Death Claims

When a close family member passes away as a result of another person’s negligence, then his or her family members may be entitled to compensation.

There are two types of claims which close family members can bring in the event their loved one passes away in those circumstances. These claims are:

  1. Compensation to Relatives Claims
  2. Nervous Shock Claims

Compensation to Relatives Claims

A compensation to relatives claim is available to any close family members who had a financial and/or practical dependency on a deceased person. 

The law in New South Wales works to compensate close family members for the loss of financial and practical services which the deceased would have provided over the reminder of their life. 

These claims can make a significant financial difference to the lives of close family members who relied on the deceased person, especially spouses and children. 

It is important to know that only one set of compensation to relatives claim can be brought on behalf of a deceased’s persons family members.

Nervous Shock Claims

A claim for nervous shock is available to any close family members who have suffered a psychiatric illness as a result of the negligently caused injury or death of a close family member.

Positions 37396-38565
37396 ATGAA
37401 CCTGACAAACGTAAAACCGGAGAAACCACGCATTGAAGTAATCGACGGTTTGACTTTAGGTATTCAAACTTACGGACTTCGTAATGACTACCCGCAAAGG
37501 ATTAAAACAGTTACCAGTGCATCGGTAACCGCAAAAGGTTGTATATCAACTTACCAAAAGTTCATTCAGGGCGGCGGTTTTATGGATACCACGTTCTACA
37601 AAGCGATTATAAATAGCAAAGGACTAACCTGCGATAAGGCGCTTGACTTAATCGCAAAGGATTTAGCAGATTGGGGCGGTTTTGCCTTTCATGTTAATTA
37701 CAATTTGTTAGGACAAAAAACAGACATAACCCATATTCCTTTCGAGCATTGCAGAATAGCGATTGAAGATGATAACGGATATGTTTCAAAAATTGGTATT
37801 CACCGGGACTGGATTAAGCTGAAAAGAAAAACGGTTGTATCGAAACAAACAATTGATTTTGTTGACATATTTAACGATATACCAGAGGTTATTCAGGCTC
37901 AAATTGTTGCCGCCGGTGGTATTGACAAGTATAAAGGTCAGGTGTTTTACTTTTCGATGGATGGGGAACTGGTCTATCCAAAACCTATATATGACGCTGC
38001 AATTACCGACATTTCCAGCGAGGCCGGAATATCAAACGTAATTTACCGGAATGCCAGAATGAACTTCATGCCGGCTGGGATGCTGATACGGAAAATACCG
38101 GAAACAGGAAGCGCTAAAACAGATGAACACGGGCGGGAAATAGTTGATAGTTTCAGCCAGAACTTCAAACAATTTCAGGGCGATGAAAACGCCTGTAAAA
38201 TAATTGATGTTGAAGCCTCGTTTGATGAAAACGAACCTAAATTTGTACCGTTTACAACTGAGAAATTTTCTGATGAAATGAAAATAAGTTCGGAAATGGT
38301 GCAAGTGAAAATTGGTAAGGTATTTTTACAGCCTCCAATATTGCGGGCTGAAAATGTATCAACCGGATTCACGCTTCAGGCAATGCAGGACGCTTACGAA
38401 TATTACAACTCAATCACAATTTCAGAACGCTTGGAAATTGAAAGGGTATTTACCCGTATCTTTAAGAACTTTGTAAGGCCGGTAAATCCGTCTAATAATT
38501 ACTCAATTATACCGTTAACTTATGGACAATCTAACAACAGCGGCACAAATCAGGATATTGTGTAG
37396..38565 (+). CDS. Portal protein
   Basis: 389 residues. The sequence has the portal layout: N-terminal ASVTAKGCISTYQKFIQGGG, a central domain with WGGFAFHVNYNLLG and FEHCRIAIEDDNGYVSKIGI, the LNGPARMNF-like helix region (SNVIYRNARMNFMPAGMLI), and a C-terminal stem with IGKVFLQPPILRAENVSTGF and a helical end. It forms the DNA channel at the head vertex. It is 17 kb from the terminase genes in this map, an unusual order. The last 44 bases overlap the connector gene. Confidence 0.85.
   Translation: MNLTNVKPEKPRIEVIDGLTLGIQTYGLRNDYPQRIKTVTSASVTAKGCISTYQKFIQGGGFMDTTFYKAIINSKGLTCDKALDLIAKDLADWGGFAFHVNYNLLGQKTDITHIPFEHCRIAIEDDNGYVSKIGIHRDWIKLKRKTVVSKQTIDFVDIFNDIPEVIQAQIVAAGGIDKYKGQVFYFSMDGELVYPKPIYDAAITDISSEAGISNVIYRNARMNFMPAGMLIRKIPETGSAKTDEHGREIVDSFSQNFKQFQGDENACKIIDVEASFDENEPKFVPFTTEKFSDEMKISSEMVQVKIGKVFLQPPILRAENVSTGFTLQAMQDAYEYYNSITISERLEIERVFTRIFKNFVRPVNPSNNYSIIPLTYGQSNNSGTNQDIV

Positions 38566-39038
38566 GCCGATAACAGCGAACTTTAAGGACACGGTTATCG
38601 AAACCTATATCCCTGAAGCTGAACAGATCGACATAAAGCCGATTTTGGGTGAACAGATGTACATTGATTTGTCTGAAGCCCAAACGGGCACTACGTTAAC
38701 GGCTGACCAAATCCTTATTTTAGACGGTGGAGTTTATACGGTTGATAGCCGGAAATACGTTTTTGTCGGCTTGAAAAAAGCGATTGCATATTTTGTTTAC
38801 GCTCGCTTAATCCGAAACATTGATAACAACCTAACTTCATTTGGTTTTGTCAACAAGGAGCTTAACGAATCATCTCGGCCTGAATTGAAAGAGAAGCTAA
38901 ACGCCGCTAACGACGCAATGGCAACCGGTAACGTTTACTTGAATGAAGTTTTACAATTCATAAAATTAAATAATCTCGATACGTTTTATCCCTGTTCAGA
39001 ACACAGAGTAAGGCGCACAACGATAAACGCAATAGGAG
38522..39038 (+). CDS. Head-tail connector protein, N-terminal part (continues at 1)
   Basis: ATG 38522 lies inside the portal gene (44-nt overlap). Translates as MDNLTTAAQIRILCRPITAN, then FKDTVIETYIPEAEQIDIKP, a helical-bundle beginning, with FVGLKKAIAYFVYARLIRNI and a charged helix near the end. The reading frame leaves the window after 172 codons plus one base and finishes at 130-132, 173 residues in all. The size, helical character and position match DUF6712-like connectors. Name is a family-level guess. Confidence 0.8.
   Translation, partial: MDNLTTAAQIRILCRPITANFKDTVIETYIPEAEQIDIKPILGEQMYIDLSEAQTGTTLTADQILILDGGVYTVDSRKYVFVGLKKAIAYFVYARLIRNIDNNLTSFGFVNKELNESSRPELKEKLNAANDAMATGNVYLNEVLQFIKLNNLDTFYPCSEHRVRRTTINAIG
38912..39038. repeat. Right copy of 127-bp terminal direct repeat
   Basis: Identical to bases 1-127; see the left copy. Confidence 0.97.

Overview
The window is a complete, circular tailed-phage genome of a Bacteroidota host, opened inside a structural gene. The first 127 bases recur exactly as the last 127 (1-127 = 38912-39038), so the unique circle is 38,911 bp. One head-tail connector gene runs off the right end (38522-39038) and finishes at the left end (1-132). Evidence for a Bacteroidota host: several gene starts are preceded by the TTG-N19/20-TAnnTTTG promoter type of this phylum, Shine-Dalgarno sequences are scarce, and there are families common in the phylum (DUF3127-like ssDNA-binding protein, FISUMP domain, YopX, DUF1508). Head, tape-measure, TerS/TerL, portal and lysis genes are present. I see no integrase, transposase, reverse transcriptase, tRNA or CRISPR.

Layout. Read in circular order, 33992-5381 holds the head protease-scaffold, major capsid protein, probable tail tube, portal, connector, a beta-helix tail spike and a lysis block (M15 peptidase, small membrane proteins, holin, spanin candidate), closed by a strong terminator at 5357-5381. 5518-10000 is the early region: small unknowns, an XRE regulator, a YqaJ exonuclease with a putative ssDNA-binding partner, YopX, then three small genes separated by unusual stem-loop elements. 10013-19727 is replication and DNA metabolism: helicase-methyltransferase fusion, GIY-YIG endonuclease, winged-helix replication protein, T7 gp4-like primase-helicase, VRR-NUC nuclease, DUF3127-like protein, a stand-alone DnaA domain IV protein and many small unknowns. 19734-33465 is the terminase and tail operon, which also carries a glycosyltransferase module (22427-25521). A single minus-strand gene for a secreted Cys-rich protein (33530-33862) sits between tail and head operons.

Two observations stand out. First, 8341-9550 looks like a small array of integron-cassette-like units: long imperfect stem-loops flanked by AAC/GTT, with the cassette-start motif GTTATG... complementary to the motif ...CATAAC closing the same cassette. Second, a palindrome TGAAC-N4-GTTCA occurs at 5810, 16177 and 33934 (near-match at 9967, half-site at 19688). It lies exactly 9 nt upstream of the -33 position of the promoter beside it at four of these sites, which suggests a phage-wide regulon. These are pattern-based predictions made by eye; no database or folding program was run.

Under the law in New South Wales, ordinary grief and sadness is not compensable. To be entitled bring a nervous shock claim, a person must have suffered a recognisable psychiatric illness (i.e. PTSD, depression, anxiety etc). This condition would need to be formally diagnosed by a psychiatrist. 

If a person has suffered a recognisable psychiatric illness then they will be entitled to be compensated for the impact the psychiatric illness has on their life, employment, need for future treatment expenses and any other care requirements they may have.

Coronial Inquests

A coronial inquest is a court hearing in which the NSW State Coroner investigates the facts and circumstances of a reportable death. This involves calling witnesses, considering the deceased person’s history and any expert evidence. 

The Coroner’s duty is to hand down his or her findings in respect to the manner and cause of a reportable death.

In NSW, a reportable death is a death that was:

Although Coronial Inquests are statutory mechanisms, it is important that interested parties are represented as the Coroner’s findings may give rise to further legal claims.
For a more in-depth explanation of the State Coroner’s Court of New South Wales, please click the following link.

If you require legal advice regarding the death of a loved one being referred to the Coroner’s Court, or would like to know your legal entitlements in compensation arising out Coronial Inquests, please contact one of our experienced lawyers at Stacks Goudkamp.

Contact your local team for a personal consultation to find out if you are eligible to make a claim. Call 1800 251 800 or contact us today.
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I could write a book as to how the last 4 years would have been different if not for Tom and his team.
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